Viciedo out 3-4 weeks

SCOTTSDALE, Ariz. — The Tank had been money in the bank as far as White Sox manager Ozzie Guillen was concerned.

Now Dayan Viciedo’s spring training is over. The right fielder suffered a fractured right thumb when he was hit with a pitch by Texas Rangers right-hander Dave Bush during the eighth inning of the Sox’ 7-6 Cactus League victory on Thursday. He is expected to be out three to four weeks.

“Every time you go to spring training you always worry about that, people getting hurt,” Guillen said. “When that happens to any player, especially the way he’s been playing, it was sad. That’s the bad part of this game People get hurt and you feel for them no matter if it was Dayan or anybody else.”

The Sox had been injury-free until Thursday. Viciedo, who was converting to right field from third base and first base, was having an exceptional spring. He was batting .435 and was playing a strong right field.

He will have the thumb re-evaluated today. As well as he had played, his chances of making the opening-day roster on April 1 were not great either way because the Sox would likely want him playing every day at AAA rather than be a bench player. Brent Lillibridge, Alejandro De Aza and Lastings Milledge are competing for the extra outfielder’s spot. Lillibridge can also play the infield.

“He’ll be out three to four weeks but hopefully he can heal quicker,” Guillen said. “Hopefully it’s less than that. Hopefully he’s cured before we leave camp and we’ll see what happens.”

Viciedo made another running catch on Thursday. He made one in the right field in the first inning of the first game. He has thrown out runners at home and third base on base hits.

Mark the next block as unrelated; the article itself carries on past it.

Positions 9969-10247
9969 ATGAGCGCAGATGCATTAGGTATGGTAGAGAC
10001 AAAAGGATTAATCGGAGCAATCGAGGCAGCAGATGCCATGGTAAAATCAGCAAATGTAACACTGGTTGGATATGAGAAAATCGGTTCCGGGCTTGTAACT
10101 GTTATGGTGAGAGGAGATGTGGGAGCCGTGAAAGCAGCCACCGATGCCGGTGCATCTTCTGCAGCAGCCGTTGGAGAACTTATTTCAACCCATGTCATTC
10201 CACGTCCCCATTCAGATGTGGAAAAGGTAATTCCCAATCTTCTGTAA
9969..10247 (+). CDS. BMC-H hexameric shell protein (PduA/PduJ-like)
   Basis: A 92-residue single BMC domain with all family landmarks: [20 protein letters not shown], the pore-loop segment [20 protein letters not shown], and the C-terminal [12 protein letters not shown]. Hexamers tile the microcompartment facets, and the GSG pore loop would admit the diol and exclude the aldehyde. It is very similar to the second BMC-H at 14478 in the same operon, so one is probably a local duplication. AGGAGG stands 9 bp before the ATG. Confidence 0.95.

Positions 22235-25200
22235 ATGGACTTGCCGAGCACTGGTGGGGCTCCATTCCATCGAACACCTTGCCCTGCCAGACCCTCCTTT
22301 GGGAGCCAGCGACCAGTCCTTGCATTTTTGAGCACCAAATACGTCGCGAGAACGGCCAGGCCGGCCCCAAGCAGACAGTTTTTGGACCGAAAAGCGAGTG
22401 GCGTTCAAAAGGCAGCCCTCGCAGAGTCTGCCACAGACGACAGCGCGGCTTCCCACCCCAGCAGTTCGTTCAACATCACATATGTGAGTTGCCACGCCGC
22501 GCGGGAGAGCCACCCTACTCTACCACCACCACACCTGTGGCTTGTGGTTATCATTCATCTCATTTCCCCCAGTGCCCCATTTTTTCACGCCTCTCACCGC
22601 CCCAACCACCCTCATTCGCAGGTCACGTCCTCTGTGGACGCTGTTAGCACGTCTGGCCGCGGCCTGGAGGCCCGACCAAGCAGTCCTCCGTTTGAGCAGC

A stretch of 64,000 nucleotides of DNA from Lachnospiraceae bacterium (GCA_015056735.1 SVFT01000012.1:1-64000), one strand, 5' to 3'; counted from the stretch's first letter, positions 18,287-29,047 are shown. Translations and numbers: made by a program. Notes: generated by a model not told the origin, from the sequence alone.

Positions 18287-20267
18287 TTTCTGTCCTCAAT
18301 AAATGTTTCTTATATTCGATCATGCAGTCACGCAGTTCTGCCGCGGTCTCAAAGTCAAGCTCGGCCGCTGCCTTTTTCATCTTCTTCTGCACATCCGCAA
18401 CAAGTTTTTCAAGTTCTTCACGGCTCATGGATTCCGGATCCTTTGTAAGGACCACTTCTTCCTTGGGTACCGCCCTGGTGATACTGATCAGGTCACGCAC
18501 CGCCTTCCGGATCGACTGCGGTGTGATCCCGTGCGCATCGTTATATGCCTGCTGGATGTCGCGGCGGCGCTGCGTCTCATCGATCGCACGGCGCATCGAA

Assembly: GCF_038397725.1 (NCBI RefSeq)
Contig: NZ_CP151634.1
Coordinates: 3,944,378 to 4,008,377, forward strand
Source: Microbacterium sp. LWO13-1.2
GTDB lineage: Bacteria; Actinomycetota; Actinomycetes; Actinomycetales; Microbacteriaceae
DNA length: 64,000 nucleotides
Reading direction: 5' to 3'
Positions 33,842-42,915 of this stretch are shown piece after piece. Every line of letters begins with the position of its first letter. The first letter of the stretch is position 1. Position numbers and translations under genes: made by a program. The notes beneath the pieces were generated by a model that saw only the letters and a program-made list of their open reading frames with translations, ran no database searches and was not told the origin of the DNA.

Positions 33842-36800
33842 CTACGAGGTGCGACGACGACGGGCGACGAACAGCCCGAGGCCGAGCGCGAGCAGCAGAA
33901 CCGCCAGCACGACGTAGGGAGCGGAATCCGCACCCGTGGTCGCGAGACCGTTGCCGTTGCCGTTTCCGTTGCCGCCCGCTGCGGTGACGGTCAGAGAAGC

“He’s been great,” Guillen said. “I told you guys from the beginning, He’s in shape, he looks like he has played there before. He’s done everything we have asked him to do. He deserved to be out there getting a shot. We’ll see. Unfortunately that happened to him today. Like I say, hopefully he will be ready before this spring training is over to get a shot.”

When asked Wednesday if any player in particular has impressed him during spring training, Guillen did not hesitate.

“So far? There’s only one guy, that’s Viciedo,” Guillen said. “Everybody else, I expect them to do [well]. I expect [Chris] Sale to be Sale, [Sergio] Santos to be Santos. We’ve got a lot of guys playing well, but Viciedo is the one that’s stood out in my mind.

“I never thought he’d play the outfield the way he’s playing, never thought he’d be in shape the way he is, never thought he’d swing the bat as well as he does,” Guillen said.

In an interview this week, Viciedo talked about his transition to the outfield. He said it wasn’t that big a deal because he has played there in Cuba. And he worked on it in Cuba during the off-season.

“I feel comfortable in the outfield,” Viciedo said through an interpreter. “Now that I’ve got more practice out there, I’m able to feel comfortable out there so I feel good.”

“The hardest thing is keeping up with the pitchers and what they are going to pitch in order to know and make adjustments during the game. You pretty much have to keep moving just to have scenarios of where the ball might land.”

Viciedo said he had to remind himself to stay on his toes in the outfield.

“The biggest difference is that when you play third base, every pitch you have to be on point because something might be coming toward you,” he said. “You have to be at attention. When you are out in the outfield, you might get a fly ball every once in a while. You might have a dribble coming out there. You are not as intense in your concentration as much as you would be at third.”

When he returns from the injury, he won’t have a preference about a position.

“Wherever they put me, that’s where I’m going to play. I feel comfortable. I just need to practice and once I practice it’s all good.

“Even though I’ve played that position before, it has been a long time since I played it. There might be plays I might be confused on how to really play out. But that’s as I keep playing and keep playing that position to become more natural. There might be a few errors here and there but that should be seen as natural because I’m re-learning that position again.”

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